Compared with Senator Belinda Neal and the goings on at the Iguana-Joe’s nightclub, today’s story onThe Religion Report is really a very trivial matter.Last time I looked on Google, there were around 1400 stories on Belinda Neal, but you won’t find our little story on the front page of The Australian or The Sydney Morning Herald. Instead you’ll have to goto an editorial in last week’s Manila Times.‘A fascinating fact about Indonesia … is that it has the world’s largest Muslim population but remains asecular state. Recent events, however, could indicate that Indonesia might cease to be a secular state before long.’Well, you may remember that a few weeks ago on this program we reported on the growing tensions inIndonesia around a minority Islamic sect called the Ahmadiyya, and the campaign by radical Muslimgroups to have them banned, a campaign which has seen an Ahmadiyya mosque burned to the ground inWestern Java.Political Islam has been on the rise in Indonesia for some time. Our story goes back at least as far asJuly, 2005, when Indonesia’s Ulema Council, the council of Islamic scholars, issued a series of fatwasnot just against the Ahmadiyya, but against pluralism and liberalism in general.On June 1st, the day Indonesians celebrate their national pluralist ideology of Pancasila, a rally inJakarta organised by moderate religious groups in support of tolerance and pluralism was attacked by aMuslim mob armed with sticks, and many people were injured.Then last week, the Indonesian government issued a joint ministerial decree, not banning theAhmadiyya, but ordering them to ’stop spreading interpretations and activities which deviate fromorthodox Islam’. The decree also has implications for Liberal Muslims and for non-Muslims. His hascaused alarm for supporters of pluralism, the moderate Muslim Wahid Institute, named after the former President, Aburrahman Wahid, has warned that Indonesia is on the brink of becoming an Islamic state.Let’s begin with the march on June 1st.Jakarta-based Maya Muchtar is a Muslim. She chairs the organising committee of the NationalIntegration Movement, a group that advocates for religious pluralism and she arrived at the PancasilaDay rally in Jakarta on 1st June just after the attack occurred.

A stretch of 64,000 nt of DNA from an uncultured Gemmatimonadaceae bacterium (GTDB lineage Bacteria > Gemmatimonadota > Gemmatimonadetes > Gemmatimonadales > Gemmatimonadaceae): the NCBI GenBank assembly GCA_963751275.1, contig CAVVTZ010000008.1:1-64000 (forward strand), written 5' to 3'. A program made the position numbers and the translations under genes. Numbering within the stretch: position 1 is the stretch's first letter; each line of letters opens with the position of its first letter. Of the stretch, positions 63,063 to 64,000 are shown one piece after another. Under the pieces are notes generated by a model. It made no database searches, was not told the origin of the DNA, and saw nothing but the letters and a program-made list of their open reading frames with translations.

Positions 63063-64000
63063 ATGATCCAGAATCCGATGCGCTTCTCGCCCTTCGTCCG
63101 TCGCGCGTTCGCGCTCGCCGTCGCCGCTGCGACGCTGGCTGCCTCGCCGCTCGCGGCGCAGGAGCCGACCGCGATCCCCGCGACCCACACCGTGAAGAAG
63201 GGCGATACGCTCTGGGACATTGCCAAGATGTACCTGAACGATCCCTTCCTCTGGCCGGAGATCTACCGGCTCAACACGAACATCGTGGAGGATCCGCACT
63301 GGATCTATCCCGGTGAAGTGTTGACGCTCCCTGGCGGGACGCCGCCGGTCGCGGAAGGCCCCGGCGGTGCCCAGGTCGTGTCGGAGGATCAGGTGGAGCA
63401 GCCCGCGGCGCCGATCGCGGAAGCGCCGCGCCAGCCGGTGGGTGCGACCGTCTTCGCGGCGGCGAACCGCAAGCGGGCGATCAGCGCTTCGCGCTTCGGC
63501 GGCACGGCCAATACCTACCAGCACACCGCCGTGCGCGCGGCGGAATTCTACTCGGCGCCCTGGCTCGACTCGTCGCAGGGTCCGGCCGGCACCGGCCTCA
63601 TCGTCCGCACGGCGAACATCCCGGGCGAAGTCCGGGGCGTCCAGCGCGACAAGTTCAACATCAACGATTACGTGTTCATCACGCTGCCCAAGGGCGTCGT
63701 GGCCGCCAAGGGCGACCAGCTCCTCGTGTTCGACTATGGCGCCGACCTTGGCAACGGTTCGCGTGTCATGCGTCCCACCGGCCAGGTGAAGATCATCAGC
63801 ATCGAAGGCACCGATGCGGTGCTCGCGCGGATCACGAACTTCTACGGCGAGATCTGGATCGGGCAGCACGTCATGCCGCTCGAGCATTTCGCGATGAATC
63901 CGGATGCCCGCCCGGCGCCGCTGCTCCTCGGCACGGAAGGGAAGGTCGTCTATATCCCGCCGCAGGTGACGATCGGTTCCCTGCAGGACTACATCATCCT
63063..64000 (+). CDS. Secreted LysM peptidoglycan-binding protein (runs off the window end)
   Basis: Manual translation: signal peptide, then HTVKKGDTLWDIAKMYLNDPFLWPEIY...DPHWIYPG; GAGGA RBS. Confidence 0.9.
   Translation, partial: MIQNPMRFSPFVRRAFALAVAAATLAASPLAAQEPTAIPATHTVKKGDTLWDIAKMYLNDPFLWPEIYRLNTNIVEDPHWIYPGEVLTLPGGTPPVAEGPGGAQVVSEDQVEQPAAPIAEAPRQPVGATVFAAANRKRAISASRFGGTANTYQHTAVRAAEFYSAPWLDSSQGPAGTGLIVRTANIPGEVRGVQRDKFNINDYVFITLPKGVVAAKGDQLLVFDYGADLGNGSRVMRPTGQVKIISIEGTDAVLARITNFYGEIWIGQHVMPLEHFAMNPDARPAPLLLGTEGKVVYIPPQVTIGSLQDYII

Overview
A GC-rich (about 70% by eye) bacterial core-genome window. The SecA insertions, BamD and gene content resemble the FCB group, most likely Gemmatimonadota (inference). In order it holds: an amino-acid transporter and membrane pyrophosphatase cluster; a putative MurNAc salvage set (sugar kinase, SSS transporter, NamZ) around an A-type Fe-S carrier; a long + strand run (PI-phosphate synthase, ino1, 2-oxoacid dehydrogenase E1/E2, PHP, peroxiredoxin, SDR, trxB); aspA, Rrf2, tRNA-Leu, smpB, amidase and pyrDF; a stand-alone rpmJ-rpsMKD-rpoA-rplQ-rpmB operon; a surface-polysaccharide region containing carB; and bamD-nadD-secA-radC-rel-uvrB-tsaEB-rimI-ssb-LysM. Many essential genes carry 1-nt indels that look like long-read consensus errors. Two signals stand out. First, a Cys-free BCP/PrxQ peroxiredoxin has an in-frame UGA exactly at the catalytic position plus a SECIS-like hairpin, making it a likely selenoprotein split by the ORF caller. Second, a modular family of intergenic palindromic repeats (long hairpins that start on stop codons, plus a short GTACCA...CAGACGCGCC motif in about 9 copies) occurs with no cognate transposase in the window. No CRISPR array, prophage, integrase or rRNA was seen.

: I was going on my way there when I received a telephone from my friends who werethere already. They said that there’s not going to be a parade because we’ve been attacked. I said, Whatdo you mean we’ve been attacked? They said The radicals have been attacking us and beating us up andwe are all scattered around. So I panicked and I started calling people up and then telling them that theyhave to come back to our office, because the rally was supposed to - we should call it a parade becauseit was supposed to be a very peaceful parade - and they were supposed to start at 1400 hours. But it wasonly 1310, and then everything was like chaos already. It happened so fast, my friends were like in themiddle of preparing everything, they were just gathering. There was supposed to be like 12,000 people joining this parade, but then there were only 1500 of us when the attack occurred.We were there from various organisations, the National Alliance for the Freedom of Faith and Religionconsists of like 50-plus organisations, and my organisation, that is National Integration Movement is oneof them. And we were supposed to invite all the children of Indonesia to come and join us and to remindthe nation that even though our country, our nation, consists of so many people from various religious backgrounds and various education backgrounds, but we remain together, we remain united. Unity and
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